NUSA DUA, Bali (JP): Indonesia, home to more than 200 million people is ranked third among the world’s nations most affected by extreme weather events due to climate change.
The archipelago comes after the Philippines and the Democratic Republic of Korea, where climate change has affected thousands of people, mostly through flooding, a report says.
The report of global climate risk index, by the German-based environment research organization Germanwatch and the world’s largest insurance company Munich Reinsurance, said that the Asia region suffered far more storms, floods and extreme weather than wealthier countries, which contributed most to the greenhouse gas emissions responsible for global warming.
“The most effected countries in 2006 were the Philippines, the Democratic Republic of Korea and the host of ongoing climate change summit, Indonesia.
“In both the Philippines and Indonesia, there were almost 1,300 deaths and damages ranging in the billions of dollars due to storms and floods,” Sven Harmeling, senior adviser climate and development of Germanwatch, told reporters on the sidelines of the ongoing climate change conference in Bali.The report recorded 21 extreme weather events hit Indonesia last year with 1,297 deaths and US$0.27 losses per GDP.
“For Indonesia itself, it will be a signal that the country must do more to prevent the floods and find ways to resolve the problems such as by building a lot of flood shelters as done by Bangladesh,” he told The Jakarta Post.
The study identifies the countries most affected by extreme weather events based on indicators, among others, of the total number of deaths, the deaths per 100,000 inhabitants and percent losses per unit of GDP.
The report listed the top ten countries most affected by extreme weather events are the Philippines, Korea, Indonesia, Vietnam, Ethiopia, India, China, Afghanistan, the United States and Romania.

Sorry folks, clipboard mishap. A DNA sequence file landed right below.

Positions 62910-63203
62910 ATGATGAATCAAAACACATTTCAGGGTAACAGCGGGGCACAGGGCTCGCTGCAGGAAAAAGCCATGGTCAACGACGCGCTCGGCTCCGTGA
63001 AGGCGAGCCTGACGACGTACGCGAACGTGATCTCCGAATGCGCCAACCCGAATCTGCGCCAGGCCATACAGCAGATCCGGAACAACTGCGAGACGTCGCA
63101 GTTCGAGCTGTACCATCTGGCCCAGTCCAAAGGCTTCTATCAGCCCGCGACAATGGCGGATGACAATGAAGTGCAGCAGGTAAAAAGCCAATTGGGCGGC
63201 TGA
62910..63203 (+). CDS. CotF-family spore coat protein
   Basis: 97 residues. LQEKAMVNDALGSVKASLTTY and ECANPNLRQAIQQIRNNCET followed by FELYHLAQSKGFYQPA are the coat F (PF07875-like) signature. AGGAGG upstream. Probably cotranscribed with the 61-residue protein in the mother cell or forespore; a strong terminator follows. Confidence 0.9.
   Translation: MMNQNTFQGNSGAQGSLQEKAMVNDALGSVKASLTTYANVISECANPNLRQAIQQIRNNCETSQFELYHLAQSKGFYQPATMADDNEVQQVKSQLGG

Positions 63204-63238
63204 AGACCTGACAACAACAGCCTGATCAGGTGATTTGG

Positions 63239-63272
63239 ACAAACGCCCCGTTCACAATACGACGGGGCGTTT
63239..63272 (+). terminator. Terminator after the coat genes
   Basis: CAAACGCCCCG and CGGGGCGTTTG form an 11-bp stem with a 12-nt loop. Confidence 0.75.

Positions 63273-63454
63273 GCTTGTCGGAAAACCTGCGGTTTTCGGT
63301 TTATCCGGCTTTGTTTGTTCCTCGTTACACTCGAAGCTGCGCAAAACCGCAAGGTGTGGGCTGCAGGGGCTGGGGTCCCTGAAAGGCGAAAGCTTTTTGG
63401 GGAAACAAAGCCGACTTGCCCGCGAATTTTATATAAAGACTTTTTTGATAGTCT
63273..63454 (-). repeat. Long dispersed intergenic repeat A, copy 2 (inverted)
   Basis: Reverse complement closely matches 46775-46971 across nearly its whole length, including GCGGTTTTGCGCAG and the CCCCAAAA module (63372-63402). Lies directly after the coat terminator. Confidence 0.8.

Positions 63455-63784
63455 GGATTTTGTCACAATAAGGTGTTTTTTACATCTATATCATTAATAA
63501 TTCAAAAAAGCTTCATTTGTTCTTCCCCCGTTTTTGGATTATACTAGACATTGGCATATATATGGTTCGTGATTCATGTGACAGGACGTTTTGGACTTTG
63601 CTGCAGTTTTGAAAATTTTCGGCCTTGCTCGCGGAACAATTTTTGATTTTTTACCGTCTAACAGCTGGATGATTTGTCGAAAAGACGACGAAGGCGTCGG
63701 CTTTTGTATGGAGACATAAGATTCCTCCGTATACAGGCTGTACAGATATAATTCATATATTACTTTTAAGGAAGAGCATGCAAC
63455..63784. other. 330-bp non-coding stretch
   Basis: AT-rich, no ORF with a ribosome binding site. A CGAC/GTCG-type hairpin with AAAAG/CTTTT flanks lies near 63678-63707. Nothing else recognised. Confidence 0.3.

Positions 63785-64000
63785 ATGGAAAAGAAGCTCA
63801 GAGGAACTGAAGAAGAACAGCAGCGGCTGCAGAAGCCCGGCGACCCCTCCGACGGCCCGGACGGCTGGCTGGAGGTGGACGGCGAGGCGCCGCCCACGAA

“In Korea, there were four times as many deaths per 100,000 inhabitants due to the weather extremes than were in Indonesia,” he said.
Peter Hoeppo, head of the Geo-Risk research department of Munich Reinsurance, said that the incidence of natural disasters through wind storms had doubled, while the frequency of floods and other extreme weather events, such as heat waves and drought also quadrupled.
He said that the rich countries were the main causers of the climate change, and has a responsibility to support processes in preventing the dangers.
The report says in the period of 1997 to 2006, extreme weather killed over 200,000 people with $750 billion of direct economic losses around the world.
The Munich Reinsurance foundation said that long-term studies revealed that about 80 percent of the victims come from poor countries.
Harmeling of the Germanwatch said that the adaptation fund should be provided based on the vulnerability of nations to the climate change.
A study by the Germanwatch and Climate Action Network (CAN) - Europe earlier ranked Indonesia as the 15th best state in promoting efforts to slow the climate change.
Meanwhile, the United Nations Development Programs (UNDP) called for a stepped-increase in financing for adaptation, saying that US$86 billion annually in a financing commitment was needed by 2015.
“The number is large but so is the human cost of climate change,” said Kevin Watkins, lead author of the UNDP Human Development Report’s Fighting Climate Change: Human Solidarity in a Divided World on the sidelines of Bali conference on the climate change.
The report accused developed countries of leaving the world’s poor to sink or swim on their own resources.
Watkins said that the rich countries should put adaptation issues to climate change at the center of the high-level political negotiation in Bali.
“Having created the climate crisis developed nations must face up to their responsibilities, including the responsibility to protect the potential victims,” Watkins said. (Adianto P. Simamora)
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